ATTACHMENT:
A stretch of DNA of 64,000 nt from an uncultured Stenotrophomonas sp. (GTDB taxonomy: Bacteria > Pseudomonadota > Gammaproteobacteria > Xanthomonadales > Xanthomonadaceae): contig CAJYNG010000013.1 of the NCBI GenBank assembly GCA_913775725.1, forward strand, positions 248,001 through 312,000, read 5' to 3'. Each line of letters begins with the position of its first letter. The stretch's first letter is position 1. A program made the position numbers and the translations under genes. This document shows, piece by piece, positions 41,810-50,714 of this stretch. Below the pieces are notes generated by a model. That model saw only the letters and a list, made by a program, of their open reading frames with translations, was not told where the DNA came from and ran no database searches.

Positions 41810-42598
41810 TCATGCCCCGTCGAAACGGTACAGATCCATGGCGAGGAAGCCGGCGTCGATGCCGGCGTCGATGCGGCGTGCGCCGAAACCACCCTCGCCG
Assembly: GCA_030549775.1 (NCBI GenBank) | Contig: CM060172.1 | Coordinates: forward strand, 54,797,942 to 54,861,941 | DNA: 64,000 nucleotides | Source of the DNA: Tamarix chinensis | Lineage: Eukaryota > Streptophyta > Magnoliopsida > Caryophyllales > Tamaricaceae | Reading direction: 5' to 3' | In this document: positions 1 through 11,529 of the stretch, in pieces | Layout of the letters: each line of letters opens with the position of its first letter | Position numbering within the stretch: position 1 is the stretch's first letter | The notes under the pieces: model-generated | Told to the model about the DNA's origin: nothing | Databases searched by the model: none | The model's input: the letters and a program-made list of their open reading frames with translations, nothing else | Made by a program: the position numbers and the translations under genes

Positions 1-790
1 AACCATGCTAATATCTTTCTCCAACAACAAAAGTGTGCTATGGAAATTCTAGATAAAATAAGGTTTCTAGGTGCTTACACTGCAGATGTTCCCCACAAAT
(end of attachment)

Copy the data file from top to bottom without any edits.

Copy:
A stretch of DNA of 64,000 nt from an uncultured Stenotrophomonas sp. (GTDB taxonomy: Bacteria > Pseudomonadota > Gammaproteobacteria > Xanthomonadales > Xanthomonadaceae): contig CAJYNG010000013.1 of the NCBI GenBank assembly GCA_913775725.1, forward strand, positions 248,001 through 312,000, read 5' to 3'. Each line of letters begins with the position of its first letter. The stretch's first letter is position 1. A program made the position numbers and the translations under genes. This document shows, piece by piece, positions 41,810-50,714 of this stretch. Below the pieces are notes generated by a model. That model saw only the letters and a list, made by a program, of their open reading frames with translations, was not told where the DNA came from and ran no database searches.

Positions 41810-42598
41810 TCATGCCCCGTCGAAACGGTACAGATCCATGGCGAGGAAGCCGGCGTCGATGCCGGCGTCGATGCGGCGTGCGCCGAAACCACCCTCGCCG
Assembly: GCA_030549775.1 (NCBI GenBank) | Contig: CM060172.1 | Coordinates: forward strand, 54,797,942 to 54,861,941 | DNA: 64,000 nucleotides | Source of the DNA: Tamarix chinensis | Lineage: Eukaryota > Streptophyta > Magnoliopsida > Caryophyllales > Tamaricaceae | Reading direction: 5' to 3' | In this document: positions 1 through 11,529 of the stretch, in pieces | Layout of the letters: each line of letters opens with the position of its first letter | Position numbering within the stretch: position 1 is the stretch's first letter | The notes under the pieces: model-generated | Told to the model about the DNA's origin: nothing | Databases searched by the model: none | The model's input: the letters and a program-made list of their open reading frames with translations, nothing else | Made by a program: the position numbers and the translations under genes

Positions 1-790
1 AACCATGCTAATATCTTTCTCCAACAACAAAAGTGTGCTATGGAAATTCTAGATAAAATAAGGTTTCTAGGTGCTTACACTGCAGATGTTCCCCACAAAT